Saturday, November 29, 2008

The Knittin' Rock

I missed the breakfast ride, so I went up the mountain on my own, horseless, carrying my purse and a glass (made of real glass!) of water. You kinda might get the idea that it was unplanned. Yep. I headed for the old homestead where the breakfast was being served out in the open air. So I walked up the trail. Soon I noticed that horses, and people were headed down. I clearly needed to get out of the way and settle myself, so as not to spook the horses. (That's generally frowned upon.) So I found myself this nice flat rock and got out my knitting. I was happy as a clam. I could greet people: "Hey, Marilee, how were the pancakes?"
"So you're ridin' Domino; how's he treatin' you?"
And I could just knit. For more on that, go to my studio. Anyhow, when the horses had gone, I packed away the yarn and continued up. When I got there, this was all there was of breakfast: just an abandoned grill, still warm. Sigh. Just kidding--I had breakfast down at the ranch an hour earlier. And there was a waitress. And napkins. And chairs.

Friday, November 28, 2008

Bugs and the Dark

There are some interesting surprises out here in Saguaro National Park. Note this little darling taking a breather by my window.
And now a close-up: smile!
Apropos of nothing, I just thought I'd show you how pretty my little courtyard looks at night. I was out, laying on a lounge chair, and looking at the stars. There's not a lot of light pollution so the constellations just jump right out at you. (But not so much at the camera. You'll just have to imagine it.)

Monday, November 24, 2008

Meanwhile, Back at the Ranch...

Yes, we are back. Back at Tanque Verde. The land of trail dust, cactus, and horses. I took a picture of the place we are staying. This is the view of the front door. It's the same as last November. And the November before that and the November before that... Here is the view out the back:

And the front:

I took horsemanship lessons today and yesterday: "Heels down! Toes up!" I swear, it's all that ballet coming back to bite me. Yesterday, the wrangler wanted me to use my left hand when I've been using my right all this time. He finally told me to switch back and I did much better.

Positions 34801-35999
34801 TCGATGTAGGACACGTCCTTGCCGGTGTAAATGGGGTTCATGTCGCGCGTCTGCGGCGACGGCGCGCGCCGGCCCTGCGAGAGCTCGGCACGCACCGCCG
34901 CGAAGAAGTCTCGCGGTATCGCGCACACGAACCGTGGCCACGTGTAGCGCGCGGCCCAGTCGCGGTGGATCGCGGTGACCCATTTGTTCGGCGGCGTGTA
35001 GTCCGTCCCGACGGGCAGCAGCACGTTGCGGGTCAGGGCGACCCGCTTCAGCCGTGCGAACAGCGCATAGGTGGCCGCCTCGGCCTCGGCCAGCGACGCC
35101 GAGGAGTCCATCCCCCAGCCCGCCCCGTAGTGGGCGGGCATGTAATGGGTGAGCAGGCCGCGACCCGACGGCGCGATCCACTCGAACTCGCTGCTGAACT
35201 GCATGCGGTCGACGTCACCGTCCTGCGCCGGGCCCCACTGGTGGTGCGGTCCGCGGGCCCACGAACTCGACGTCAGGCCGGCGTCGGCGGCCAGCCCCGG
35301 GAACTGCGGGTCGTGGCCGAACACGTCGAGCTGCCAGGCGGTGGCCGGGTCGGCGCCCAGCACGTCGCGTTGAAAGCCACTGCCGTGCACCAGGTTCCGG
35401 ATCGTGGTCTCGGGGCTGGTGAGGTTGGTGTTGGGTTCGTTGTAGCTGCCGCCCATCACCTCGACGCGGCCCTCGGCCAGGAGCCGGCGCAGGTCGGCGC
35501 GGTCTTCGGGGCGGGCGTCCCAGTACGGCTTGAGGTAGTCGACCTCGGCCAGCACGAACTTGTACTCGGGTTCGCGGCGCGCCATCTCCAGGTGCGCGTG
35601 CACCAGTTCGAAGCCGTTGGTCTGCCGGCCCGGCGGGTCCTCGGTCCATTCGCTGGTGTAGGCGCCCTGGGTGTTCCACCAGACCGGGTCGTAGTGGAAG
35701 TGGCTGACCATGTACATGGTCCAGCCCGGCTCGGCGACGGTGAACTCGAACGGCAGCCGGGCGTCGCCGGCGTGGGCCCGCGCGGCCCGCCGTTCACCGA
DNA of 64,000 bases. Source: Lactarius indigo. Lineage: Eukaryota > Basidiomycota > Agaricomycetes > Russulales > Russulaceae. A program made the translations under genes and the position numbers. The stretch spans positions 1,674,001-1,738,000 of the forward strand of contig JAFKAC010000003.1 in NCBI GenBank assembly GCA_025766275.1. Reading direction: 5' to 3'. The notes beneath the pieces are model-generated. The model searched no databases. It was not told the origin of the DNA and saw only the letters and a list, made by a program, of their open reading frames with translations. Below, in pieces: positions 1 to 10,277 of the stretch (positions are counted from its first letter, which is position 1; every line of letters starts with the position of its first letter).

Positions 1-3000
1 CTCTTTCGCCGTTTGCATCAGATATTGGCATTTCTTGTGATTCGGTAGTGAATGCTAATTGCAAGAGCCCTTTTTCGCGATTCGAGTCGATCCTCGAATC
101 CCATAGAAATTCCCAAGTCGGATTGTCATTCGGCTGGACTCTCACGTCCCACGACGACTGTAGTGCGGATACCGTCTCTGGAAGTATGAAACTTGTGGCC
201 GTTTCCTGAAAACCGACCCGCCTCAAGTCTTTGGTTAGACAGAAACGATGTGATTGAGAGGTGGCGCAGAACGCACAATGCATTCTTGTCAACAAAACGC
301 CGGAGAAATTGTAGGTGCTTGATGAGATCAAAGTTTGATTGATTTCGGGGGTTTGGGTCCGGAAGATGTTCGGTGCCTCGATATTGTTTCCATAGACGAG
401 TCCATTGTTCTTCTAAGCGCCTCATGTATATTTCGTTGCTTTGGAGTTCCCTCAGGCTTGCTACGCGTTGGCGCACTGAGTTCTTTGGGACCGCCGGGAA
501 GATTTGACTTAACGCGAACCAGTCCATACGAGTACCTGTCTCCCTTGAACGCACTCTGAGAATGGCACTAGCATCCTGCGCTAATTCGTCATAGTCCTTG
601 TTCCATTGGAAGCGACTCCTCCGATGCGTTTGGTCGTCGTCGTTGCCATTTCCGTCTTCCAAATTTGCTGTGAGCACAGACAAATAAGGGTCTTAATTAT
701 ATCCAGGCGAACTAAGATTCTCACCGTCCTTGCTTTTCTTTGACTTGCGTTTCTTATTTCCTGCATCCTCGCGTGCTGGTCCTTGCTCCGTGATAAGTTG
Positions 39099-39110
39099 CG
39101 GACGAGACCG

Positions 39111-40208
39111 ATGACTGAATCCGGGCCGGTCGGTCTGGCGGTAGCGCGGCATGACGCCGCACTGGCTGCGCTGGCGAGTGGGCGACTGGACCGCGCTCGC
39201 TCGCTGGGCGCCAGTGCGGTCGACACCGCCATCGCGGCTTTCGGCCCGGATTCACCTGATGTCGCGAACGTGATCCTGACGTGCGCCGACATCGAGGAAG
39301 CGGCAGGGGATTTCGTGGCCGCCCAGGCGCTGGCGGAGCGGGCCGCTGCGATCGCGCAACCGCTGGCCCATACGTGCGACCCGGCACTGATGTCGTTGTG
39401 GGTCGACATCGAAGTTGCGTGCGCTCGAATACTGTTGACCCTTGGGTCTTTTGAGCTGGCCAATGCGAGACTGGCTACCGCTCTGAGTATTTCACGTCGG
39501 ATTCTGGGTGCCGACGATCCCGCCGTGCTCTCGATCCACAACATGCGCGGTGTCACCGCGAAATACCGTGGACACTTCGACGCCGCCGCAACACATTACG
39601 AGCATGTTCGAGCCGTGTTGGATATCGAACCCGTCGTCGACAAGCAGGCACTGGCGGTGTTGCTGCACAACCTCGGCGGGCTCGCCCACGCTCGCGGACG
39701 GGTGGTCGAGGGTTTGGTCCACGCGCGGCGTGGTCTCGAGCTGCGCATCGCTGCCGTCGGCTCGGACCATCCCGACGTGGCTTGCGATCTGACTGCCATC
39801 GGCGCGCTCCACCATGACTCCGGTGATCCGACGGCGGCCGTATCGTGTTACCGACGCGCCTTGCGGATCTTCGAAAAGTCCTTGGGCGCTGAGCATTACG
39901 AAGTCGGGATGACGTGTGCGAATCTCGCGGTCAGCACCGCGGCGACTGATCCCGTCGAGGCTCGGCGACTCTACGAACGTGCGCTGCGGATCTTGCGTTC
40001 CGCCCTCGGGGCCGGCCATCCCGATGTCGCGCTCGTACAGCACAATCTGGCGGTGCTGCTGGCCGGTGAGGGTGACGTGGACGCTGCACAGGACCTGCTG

When I stepped outside the room today, there was some local wildlife. Yes, it's a roadrunner! But a minute later, it was chased off by the approach of another example of the local wildlife.

Tiny took a private lesson and concentrated on loping. They won't let you go on a lope ride (that's a slow gallop to you greenhorns) unless you pass the lope test. So, during dinner the recurring theme was, "I hope I pass the lope test." At bedtime we heard, "I hope I pass the lope test." At breakfast, she was watching that clock harder than any student in sixth period history class. You guessed it. The lope test was at 8:30. I found myself a perch with a very obstructed view of the arena. This is a picture of her riding out. I could see her, barely, and she seemed to be loping like a pro.
And yes, she passed! And immediately went on a lope ride. What a happy kid!

Tuesday, March 18, 2008

River Walk, San Antonio

Our first night in San Antonio, we went to a dinner theatre... on the Army base! I didn't even realize we were going to be on the base--I thought Fort Sam Houston was another part of the city, like Hollywood Park or King William (that's where we're staying). Well, the play was "Visit to a Small Planet," by Gore Vidal and the acting was about as ambitious as the dinner. No, it wasn't bad. In fact, my thirteen-year-old really enjoyed it, but Bill fell asleep! In the cast, there were two really good actors: the alien and the cat. I'm not kidding, that cat was the most mellow feline I've ever seen.